Just yesterday news broke that YouTube is looking to launch a new streaming music service coming up in March of 2018, and although there is still plenty of detail about the service which hasn't been revealed there is enough out there that is being rumored that makes it possible to start considering whether or not this would be a decent option compared to some of the other alternatives out there. Customers these days have no shortage of options when it comes to how they can consume their streaming music. There's Spotify, Apple Music, Pandora, and even Google's own option, Google Play Music. One upon a time YouTube even offered something of its own as well, making this another attempt at breaking into the market.
Right now there's no rumored price point for the cost if this new service, and there likely won't be until it gets closer to the rumored launch date. There is however, something to go off of. YouTube Red, which used to be YouTube Music Key, has a $9.99 a month cost and it's possible that YouTube will try to charge the same amount. Cost aside there is also some detail about what the service may offer to consumers who choose to subscribe to it.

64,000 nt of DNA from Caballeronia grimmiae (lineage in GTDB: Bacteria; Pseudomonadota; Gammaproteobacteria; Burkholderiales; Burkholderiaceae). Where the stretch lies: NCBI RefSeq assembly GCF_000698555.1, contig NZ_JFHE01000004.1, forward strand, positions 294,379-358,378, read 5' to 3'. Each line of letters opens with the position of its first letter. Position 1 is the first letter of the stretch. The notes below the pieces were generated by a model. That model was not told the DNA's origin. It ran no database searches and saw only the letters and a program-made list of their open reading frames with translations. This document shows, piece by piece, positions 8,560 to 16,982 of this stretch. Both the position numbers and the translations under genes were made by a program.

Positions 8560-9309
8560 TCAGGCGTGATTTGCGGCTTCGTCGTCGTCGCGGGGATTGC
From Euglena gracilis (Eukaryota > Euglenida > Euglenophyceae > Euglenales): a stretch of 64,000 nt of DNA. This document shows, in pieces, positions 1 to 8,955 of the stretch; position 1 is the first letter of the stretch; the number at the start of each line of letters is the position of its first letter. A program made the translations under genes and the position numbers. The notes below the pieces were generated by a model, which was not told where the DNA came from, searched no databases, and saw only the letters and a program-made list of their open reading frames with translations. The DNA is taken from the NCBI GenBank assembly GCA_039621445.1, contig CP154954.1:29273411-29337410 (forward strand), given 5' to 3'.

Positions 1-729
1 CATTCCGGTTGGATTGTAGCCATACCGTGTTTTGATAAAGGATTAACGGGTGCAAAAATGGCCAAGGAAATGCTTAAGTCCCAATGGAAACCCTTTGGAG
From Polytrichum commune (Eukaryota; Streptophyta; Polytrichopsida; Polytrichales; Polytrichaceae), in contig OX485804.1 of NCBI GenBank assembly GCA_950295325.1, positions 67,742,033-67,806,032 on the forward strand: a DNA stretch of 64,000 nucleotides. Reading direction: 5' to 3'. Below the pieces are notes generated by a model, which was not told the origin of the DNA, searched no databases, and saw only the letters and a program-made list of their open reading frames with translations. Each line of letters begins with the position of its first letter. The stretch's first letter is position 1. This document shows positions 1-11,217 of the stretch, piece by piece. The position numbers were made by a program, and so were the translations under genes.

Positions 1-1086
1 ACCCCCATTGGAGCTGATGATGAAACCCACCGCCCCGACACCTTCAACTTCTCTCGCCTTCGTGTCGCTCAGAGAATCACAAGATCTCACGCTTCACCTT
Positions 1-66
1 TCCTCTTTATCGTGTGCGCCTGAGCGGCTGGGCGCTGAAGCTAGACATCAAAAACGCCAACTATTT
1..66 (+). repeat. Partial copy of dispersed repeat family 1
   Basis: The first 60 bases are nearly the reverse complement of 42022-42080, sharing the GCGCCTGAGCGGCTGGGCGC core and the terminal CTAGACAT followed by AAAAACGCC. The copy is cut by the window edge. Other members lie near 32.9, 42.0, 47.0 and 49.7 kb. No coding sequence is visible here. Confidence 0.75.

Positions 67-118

According to the initial report YouTube is in talks with multiple record labels including Sony Entertainment Group, Universal, and Merlin which is a collective of multiple independent labels. On top of this YouTube has also already signed Warner Music Group and is in talks with music artists to promote the upcoming service as well and get the name out there so potential subscribers are aware of the option. Based on the light details YouTube has plans to offer parts of what Google Play Music offers, and parts of what YouTube Red offers, blending together an on-demand streaming service for music similar to Spotify and video clips like what you'd find on YouTube Red, perhaps for music videos. For now that's about all that's known about the offering, but with that information it would be interesting to see what kinds of features the service would include and if it could stay competitive, and how it would do so. Would you consider giving YouTube's upcoming music subscription service a shot?